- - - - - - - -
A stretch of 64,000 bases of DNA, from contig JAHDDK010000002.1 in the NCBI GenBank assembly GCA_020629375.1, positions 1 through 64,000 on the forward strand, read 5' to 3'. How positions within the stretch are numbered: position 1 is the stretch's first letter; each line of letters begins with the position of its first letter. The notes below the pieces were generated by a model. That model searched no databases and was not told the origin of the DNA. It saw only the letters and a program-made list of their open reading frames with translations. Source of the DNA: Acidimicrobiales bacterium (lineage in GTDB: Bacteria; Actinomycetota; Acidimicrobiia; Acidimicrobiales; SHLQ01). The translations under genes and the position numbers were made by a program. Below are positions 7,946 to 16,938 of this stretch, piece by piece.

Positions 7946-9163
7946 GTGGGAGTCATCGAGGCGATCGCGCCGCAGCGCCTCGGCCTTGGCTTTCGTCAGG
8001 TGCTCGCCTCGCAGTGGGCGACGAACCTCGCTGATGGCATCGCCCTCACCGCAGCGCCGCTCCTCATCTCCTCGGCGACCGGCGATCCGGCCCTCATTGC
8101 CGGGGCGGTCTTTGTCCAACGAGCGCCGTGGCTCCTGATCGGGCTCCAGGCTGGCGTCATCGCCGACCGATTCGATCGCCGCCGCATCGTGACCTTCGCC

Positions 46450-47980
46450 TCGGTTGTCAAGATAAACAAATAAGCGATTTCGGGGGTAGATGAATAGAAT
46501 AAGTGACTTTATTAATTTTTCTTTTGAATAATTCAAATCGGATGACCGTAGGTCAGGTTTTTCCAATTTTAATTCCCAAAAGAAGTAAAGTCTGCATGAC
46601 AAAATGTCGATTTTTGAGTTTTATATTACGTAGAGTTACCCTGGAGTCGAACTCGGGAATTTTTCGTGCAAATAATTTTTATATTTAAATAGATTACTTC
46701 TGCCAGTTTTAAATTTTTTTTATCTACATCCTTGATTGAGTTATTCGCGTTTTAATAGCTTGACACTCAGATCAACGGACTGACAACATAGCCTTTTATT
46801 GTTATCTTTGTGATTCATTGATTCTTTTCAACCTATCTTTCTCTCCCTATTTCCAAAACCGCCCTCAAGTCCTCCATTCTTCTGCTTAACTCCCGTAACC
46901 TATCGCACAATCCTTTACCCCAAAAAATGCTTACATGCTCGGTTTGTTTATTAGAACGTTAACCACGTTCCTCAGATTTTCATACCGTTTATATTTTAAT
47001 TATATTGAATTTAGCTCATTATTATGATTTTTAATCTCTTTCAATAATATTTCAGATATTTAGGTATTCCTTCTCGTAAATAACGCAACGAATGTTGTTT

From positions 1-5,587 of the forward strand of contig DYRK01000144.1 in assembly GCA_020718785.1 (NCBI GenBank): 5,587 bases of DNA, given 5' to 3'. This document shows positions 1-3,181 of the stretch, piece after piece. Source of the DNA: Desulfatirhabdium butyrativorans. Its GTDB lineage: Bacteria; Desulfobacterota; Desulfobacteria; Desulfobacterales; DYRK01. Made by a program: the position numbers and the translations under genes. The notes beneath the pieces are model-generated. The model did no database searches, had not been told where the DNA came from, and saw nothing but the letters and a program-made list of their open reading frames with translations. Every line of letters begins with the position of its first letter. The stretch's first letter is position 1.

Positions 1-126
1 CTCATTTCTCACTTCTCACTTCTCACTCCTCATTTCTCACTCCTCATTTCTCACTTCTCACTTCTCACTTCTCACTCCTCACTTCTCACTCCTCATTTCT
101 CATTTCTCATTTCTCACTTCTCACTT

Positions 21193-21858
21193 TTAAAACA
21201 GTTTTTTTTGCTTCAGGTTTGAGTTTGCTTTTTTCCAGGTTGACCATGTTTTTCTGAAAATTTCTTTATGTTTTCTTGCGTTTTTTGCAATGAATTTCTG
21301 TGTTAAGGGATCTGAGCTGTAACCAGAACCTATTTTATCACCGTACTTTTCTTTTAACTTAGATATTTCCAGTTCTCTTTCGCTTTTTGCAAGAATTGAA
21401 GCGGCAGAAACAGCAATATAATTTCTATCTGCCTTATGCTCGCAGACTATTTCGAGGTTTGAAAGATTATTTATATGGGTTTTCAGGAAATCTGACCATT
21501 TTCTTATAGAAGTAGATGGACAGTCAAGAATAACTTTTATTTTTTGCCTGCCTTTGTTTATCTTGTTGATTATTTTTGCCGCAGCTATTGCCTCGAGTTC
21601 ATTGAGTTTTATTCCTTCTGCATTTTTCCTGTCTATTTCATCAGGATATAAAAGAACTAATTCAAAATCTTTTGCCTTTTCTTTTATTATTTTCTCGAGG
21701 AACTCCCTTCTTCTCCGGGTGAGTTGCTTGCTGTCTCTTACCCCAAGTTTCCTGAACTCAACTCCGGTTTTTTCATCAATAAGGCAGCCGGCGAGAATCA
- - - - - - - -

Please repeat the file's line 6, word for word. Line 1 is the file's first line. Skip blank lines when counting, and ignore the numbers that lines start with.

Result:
Positions 46450-47980